# Chapter 9 Grouping, loops and conditional execution

### 9.1 Grouped expressions

R is an expression language in the sense that its only command type is a function or expression which returns a result. Even an assignment is an expression whose result is the value assigned, and it may be used wherever any expression may be used; in particular multiple assignments are possible.

Commands may be grouped together in braces, `{expr_1; …; expr_m}`

, in which case the value of the group is the result of the last expression in the group evaluated. Since such a group is also an expression it may, for example, be itself included in parentheses and used as part of an even larger expression, and so on.

### 9.2 Control statements

####
9.2.1 Conditional execution: `if`

statements

The language has available a conditional construction of the form

`> if (expr_1) expr_2 else expr_3`

where expr_1 must evaluate to a single logical value and the result of the entire expression is then evident.

The “short-circuit” operators `&&`

and `||`

are often used as part of the condition in an `if`

statement. Whereas `&`

and `|`

apply element-wise to vectors, `&&`

and `||`

apply to vectors of length one, and only evaluate their second argument if necessary.

There is a vectorized version of the `if`

/`else`

construct, the `ifelse`

function. This has the form `ifelse(condition, a, b)`

and returns a vector of the same length as `condition`

, with elements `a[i]`

if `condition[i]`

is true, otherwise `b[i]`

(where `a`

and `b`

are recycled as necessary).

####
9.2.2 Repetitive execution: `for`

loops, `repeat`

and `while`

There is also a `for`

loop construction which has the form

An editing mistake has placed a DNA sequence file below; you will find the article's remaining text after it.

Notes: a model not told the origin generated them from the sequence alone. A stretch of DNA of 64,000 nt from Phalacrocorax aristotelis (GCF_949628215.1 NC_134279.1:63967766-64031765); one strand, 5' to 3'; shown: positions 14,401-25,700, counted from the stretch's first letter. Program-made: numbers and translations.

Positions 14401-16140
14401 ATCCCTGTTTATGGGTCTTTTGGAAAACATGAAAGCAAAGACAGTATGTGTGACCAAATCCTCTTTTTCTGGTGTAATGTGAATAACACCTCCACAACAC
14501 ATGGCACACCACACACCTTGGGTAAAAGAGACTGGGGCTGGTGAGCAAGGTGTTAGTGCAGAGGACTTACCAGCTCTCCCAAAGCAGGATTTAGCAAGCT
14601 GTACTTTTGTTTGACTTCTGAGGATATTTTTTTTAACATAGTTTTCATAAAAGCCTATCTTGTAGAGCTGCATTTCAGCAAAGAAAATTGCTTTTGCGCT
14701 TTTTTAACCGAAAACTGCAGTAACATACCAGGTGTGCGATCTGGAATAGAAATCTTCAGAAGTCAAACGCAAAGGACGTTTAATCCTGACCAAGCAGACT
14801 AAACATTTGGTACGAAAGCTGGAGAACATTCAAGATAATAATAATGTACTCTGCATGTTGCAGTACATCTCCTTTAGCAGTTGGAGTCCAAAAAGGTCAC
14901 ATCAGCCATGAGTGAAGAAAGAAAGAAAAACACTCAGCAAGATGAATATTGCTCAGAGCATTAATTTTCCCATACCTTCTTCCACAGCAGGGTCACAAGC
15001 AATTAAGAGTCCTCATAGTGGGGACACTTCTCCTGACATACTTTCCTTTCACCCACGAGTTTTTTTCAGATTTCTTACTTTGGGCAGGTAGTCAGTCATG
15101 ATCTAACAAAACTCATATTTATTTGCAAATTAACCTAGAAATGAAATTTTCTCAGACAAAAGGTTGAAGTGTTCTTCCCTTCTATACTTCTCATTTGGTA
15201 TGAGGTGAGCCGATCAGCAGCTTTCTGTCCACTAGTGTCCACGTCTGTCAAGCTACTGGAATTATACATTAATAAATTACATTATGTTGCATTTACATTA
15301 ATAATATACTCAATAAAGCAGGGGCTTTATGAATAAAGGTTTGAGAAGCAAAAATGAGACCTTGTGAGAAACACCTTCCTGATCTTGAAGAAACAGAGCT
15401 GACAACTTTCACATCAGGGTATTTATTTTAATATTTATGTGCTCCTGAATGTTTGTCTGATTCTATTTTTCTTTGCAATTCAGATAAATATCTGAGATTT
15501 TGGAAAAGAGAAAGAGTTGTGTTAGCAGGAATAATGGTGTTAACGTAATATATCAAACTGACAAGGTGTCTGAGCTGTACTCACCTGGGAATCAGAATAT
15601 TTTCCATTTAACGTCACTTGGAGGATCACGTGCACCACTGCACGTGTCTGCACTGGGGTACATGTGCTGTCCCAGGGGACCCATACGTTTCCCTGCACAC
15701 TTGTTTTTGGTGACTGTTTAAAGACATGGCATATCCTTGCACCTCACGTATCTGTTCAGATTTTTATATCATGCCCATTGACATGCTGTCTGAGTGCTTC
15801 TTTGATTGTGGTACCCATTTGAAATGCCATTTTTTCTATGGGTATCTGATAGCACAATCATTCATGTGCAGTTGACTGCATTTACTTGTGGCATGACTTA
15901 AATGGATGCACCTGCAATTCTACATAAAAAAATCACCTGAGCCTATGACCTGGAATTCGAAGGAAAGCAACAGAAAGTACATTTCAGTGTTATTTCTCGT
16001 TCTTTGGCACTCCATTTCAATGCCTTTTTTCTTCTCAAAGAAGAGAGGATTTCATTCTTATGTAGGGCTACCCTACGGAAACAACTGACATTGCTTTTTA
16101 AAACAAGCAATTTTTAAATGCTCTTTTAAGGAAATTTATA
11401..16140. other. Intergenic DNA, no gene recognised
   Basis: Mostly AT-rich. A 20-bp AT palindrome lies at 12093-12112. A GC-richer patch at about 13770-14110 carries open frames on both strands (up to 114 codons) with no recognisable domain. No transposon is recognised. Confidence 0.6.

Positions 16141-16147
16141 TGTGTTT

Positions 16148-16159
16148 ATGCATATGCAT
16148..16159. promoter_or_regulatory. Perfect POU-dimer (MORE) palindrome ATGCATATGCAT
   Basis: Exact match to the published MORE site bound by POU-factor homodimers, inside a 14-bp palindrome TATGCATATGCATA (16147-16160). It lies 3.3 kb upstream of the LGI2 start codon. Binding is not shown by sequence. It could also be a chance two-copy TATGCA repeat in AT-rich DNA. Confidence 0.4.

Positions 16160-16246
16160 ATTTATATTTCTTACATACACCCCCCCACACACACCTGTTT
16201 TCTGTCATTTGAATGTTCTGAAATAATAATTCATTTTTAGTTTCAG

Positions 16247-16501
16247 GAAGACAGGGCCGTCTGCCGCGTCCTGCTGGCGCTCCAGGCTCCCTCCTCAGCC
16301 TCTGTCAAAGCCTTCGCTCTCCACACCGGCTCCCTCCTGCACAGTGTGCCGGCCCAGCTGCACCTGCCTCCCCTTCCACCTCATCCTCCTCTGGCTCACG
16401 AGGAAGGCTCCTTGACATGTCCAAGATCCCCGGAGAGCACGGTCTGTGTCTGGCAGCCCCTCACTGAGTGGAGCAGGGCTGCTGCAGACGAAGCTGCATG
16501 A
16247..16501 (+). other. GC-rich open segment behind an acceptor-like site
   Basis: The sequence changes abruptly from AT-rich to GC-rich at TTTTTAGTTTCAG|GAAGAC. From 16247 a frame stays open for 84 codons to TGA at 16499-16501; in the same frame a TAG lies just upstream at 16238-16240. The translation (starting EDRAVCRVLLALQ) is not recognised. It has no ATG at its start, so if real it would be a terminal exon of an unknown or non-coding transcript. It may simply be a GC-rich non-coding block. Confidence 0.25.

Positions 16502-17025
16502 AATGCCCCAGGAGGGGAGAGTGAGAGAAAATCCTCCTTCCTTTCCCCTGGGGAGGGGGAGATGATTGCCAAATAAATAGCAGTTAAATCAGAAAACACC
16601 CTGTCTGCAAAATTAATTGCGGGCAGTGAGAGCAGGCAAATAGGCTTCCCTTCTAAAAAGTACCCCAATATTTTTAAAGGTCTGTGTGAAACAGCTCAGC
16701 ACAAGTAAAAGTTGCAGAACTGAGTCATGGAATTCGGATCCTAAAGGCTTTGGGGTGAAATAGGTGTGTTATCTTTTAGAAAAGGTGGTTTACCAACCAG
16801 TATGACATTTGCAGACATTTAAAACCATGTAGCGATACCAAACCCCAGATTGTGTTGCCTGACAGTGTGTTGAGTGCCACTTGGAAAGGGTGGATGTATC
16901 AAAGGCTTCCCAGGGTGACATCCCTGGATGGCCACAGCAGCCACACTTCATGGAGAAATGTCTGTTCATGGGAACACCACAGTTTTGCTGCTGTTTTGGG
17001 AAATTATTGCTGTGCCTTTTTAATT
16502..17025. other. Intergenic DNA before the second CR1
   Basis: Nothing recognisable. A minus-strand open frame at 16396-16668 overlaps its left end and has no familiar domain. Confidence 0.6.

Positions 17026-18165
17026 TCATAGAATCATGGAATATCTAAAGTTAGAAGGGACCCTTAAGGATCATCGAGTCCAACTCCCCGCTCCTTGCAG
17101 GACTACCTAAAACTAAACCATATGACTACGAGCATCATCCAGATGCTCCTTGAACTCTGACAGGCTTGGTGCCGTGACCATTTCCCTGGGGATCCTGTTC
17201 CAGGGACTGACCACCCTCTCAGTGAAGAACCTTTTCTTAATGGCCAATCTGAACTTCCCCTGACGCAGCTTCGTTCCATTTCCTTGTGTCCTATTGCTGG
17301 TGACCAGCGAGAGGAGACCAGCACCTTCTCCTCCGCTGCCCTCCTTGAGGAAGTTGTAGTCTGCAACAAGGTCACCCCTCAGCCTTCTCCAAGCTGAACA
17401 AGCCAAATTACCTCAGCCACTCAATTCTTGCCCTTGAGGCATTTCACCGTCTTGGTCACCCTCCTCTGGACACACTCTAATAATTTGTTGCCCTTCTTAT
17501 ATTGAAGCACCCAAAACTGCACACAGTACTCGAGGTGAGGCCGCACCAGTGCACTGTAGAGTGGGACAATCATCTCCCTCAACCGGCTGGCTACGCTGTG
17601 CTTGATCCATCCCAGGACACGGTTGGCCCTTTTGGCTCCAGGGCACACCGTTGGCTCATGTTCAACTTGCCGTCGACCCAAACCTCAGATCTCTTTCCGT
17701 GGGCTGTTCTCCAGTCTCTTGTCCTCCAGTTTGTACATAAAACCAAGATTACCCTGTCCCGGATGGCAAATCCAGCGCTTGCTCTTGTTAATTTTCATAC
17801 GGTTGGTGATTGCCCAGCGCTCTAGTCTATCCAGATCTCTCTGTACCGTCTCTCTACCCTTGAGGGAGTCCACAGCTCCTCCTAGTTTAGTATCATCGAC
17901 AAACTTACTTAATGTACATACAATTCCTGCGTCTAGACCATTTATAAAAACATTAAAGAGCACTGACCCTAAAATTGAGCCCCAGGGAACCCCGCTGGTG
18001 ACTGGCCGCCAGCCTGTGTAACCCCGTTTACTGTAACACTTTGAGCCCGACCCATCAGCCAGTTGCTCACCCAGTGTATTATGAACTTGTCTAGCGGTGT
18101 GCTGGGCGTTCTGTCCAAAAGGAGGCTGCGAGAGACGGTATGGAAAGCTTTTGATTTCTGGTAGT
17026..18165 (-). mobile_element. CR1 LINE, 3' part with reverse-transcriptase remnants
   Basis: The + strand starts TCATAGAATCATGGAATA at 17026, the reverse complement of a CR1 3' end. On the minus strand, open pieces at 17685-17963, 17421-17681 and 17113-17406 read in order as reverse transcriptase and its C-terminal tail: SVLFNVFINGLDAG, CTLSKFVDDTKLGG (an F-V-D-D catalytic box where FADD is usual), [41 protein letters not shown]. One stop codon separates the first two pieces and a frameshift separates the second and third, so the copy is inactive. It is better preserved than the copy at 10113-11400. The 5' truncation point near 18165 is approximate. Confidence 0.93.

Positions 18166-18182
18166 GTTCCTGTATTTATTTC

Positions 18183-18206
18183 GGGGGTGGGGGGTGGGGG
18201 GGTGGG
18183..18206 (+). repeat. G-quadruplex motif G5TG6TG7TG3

`> for (name in expr_1) expr_2`

where `name`

is the loop variable. expr_1 is a vector expression, (often a sequence like `1:20`

), and expr_2 is often a grouped expression with its sub-expressions written in terms of the dummy *name*. expr_2 is repeatedly evaluated as name ranges through the values in the vector result of expr_1.

As an example, suppose `ind`

is a vector of class indicators and we wish to produce separate plots of `y`

versus `x`

within classes. One possibility here is to use `coplot()`

,^{21} which will produce an array of plots corresponding to each level of the factor. Another way to do this, now putting all plots on the one display, is as follows:

```
> xc <- split(x, ind)
> yc <- split(y, ind)
> for (i in 1:length(yc)) {
plot(xc[[i]], yc[[i]])
abline(lsfit(xc[[i]], yc[[i]]))
}
```

(Note the function `split()`

which produces a list of vectors obtained by splitting a larger vector according to the classes specified by a factor. This is a useful function, mostly used in connection with boxplots. See the `help`

facility for further details.)

Warning:`for()`

loops are used in R code much less often than in compiled languages. Code that takes a ‘whole object’ view is likely to be both clearer and faster in R.

Other looping facilities include the

`> repeat expr`

statement and the

`> while (condition) expr`

statement.

The `break`

statement can be used to terminate any loop, possibly abnormally. This is the only way to terminate `repeat`

loops.

The `next`

statement can be used to discontinue one particular cycle and skip to the “next”.

Control statements are most often used in connection with *functions* which are discussed in Writing your own functions, and where more examples will emerge.